Oregon Appellate Court--June 13, 2018
Summarized by Rankin Johnson, OCDLA
- PROBATION-Basis to arrest for violation
Although a probation officer can order the arrest of a probationer based on reasonable suspicion, a police officer can only arrest based on the traditional standard of probable cause. Reversed and remanded.
The trial court ruled on the basis that the arresting officer had “reasonable grounds to believe” that defendant had violated his probation. Because that was below the requisite standard, the matter was returned to the trial court for further proceedings.
State v. Smith 292 Or App 335 (June 13, 2018) (Armstrong, J.)
- SEARCH AND SEIZURE-Privacy interest
Defendant, a guest at a house searched pursuant to a warrant, lacked a protected privacy interest. Affirmed.
E’s house was searched pursuant to a warrant. Defendant was a romantic partner to a former roommate, had come to the house to get money from another resident, and had entered with E’s knowledge but no express invitation. At the time of the search, defendant was standing on the back steps, and a plastic bag containing methamphetamine was underneath the steps. Because defendant was not invited to use the back steps, he had no privacy interest there.
State v. Gonzales 292 Or App 342 (June 13, 2018) (Armstrong, J.)
- EVIDENCE-In-court identifications
In-court identification was proper. Affirmed.
A witness, S, saw a white Cadillac driving erratically. She followed it to a parking lot and spoke with the driver when he got out of the car. S called the police, and, when police arrived identified the driver. S had recently observed, and spoken to, the driver before identifying the driver to the police, and therefore the trial court did not err in admitting the identification.
State v. Harrell 292 Or App 348 (June 13, 2018) (Ortega, J.)
- POST-CONVICTION RELIEF-Conduct of hearing
Trial court misconstrued petitioner’s argument, and thus applied the wrong standard in rejecting it. Reversed.
Petitioner was convicted of sex offenses. In post-conviction, after counsel filed the petition, petitioner filed a Church notice asserting that trial counsel had provided ineffective assistance with respect to DNA evidence. The trial court declined to take action on the Church notice, based on the court’s conclusion that petitioner’s argument could have been raised on appeal, and therefore could not be raised in PCR. The Court of Appeals disagreed, reasoning that the DNA argument could not have been raised on appeal and therefore was a possible argument in PCR. The matter was remanded for the post-conviction court to reconsider using the correct standard.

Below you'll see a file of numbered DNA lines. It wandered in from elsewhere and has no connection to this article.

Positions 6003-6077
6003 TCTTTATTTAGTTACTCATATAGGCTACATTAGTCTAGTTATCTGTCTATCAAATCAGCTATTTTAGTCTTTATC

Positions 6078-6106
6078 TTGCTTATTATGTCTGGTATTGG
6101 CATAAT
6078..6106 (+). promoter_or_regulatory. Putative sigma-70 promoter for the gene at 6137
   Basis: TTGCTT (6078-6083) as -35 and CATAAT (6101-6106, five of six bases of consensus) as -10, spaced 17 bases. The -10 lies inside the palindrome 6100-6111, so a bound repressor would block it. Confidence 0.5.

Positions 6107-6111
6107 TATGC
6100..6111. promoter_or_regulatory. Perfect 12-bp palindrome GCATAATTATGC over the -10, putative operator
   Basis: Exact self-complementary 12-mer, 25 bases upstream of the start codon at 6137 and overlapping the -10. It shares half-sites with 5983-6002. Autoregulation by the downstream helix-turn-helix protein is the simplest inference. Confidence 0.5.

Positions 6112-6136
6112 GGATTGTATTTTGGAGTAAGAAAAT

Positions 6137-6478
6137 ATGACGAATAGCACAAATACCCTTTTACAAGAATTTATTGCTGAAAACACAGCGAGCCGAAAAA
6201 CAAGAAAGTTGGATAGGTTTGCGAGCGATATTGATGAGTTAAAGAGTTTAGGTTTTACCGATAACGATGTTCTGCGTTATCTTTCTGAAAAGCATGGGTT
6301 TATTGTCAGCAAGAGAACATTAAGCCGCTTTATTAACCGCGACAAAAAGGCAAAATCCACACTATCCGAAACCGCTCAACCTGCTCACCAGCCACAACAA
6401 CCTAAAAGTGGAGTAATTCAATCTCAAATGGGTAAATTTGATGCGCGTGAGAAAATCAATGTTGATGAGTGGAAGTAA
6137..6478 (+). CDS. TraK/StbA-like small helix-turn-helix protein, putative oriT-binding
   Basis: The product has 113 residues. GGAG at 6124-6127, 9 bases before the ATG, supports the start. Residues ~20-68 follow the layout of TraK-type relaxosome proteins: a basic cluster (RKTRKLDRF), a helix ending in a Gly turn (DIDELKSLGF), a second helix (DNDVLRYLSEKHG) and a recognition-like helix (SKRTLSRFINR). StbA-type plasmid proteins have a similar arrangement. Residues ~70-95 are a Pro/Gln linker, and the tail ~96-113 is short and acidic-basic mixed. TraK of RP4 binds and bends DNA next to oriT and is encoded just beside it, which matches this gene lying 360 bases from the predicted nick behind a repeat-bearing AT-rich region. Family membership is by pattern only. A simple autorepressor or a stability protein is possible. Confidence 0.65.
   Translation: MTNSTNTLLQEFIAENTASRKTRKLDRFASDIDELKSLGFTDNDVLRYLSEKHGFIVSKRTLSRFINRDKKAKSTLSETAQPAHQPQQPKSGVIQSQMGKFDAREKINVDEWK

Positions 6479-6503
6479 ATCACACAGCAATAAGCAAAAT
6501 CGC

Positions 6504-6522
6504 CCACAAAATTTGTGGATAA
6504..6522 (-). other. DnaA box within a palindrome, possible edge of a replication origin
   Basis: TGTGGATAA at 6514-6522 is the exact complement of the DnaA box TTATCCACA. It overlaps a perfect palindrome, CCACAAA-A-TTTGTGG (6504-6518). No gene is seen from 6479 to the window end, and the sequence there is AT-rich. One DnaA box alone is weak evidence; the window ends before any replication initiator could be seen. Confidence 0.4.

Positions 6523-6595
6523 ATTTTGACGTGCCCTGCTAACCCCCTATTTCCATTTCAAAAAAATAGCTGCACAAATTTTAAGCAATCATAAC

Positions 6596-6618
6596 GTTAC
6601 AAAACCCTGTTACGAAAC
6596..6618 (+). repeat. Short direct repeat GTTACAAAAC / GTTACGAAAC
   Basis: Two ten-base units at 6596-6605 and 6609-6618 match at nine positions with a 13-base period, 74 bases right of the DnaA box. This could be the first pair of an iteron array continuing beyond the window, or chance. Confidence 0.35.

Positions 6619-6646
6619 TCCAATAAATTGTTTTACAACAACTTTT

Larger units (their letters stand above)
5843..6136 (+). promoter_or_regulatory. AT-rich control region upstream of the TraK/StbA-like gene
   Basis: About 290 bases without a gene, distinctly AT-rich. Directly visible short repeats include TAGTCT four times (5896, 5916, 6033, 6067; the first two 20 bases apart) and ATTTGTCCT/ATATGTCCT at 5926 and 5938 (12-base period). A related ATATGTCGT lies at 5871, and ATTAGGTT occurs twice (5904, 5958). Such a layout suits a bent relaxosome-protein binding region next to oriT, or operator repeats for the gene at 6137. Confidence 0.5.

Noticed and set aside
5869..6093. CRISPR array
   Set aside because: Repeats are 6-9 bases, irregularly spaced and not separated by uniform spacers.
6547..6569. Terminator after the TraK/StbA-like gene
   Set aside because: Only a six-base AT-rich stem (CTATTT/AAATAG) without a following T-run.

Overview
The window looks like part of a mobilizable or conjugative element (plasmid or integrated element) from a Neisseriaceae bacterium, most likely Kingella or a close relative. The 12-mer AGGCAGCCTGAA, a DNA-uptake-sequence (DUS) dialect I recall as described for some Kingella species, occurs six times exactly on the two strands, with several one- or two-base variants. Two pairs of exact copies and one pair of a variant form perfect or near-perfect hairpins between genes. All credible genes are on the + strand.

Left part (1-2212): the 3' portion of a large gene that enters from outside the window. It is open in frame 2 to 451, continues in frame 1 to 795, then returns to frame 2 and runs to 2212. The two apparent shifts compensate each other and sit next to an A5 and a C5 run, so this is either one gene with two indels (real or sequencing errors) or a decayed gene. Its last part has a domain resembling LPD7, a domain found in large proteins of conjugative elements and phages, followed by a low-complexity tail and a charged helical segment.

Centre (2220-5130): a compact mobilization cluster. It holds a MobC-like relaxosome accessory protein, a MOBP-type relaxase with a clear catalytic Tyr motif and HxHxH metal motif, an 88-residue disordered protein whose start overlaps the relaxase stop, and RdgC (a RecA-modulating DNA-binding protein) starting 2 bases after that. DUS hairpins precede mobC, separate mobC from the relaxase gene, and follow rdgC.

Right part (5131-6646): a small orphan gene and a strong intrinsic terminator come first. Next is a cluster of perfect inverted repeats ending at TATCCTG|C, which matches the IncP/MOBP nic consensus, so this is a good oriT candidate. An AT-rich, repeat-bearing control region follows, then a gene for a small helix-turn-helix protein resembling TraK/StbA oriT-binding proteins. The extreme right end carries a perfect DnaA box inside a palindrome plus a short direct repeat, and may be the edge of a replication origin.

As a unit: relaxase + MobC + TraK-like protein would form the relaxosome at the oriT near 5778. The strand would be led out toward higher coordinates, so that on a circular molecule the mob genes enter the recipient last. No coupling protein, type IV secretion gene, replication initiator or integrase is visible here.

Middleton v. Premo 292 Or App 363 (June 13, 2018) (Hadlock, J.)
- TRIAL PROCEDURE-Conflict between oral and written judgment
Trial court erred by imposing a higher sentence in the written judgment than it imposed orally at sentencing. Reversed and remanded.
Defendant was convicted of two counts of DUII. The trial court orally imposed a fine of $1500, but the written judgment imposed a fine of $1755, perhaps including a $255 DUII conviction fee. Because the court’s intent was not clear, the matter was remanded for resentencing.
State v. Tison 292 Or App 369 (June 13, 2018) (Tookey, J.)
- CIVIL COMMITMENT-Time of hearing
Trial court should have dismissed civil commitment case because hearing was not held within five days of appellant being involuntarily hospitalized. Reversed.
State v. L.O.W. 292 Or App 376 (June 13, 2018) (Garrett, J.)
- PROBATION-Corpus Delicti rule
Defendant’s uncorroborated admission that he was using methamphetamine was sufficient to revoke his probation. Affirmed.
State v. Bastow 292 Or App 383 (June 13, 2018) (Garrett, J.)
- POST-CONVICTION RELIEF-Pleading requirements
Basis on which PCR court granted relief was not alleged in the petition. Reversed. Allegation that trial counsel failed to discover witnesses did not encompass claim that trial counsel failed to interview known witnesses, and thus the PCR court erred by granting relief on unpleaded claim.
Ogle v. Nooth 292 Or App 387 (June 13, 2018) (DeHoog, J.)
- DUII-Date of prior convictions
In determining whether a prior DUII offense is within ten years of the current offense for purposes of the felony-DUII statute, the relevant date is the judgment date rather than the date the offense was committed. Affirmed.
State v. Werner 292 Or App 397 (June 13, 2018) (Shorr, J.)
- STALKING/VRO/FAPA-Request for findings
Respondent’s complaint that FAPA court made inadequate findings to support FAPA order renewal was unpreserved, because respondent did not request findings at the hearing. Reversed.
J.J.N v. Neuman 292 Or App 232 (June 13, 2018) (Per curiam)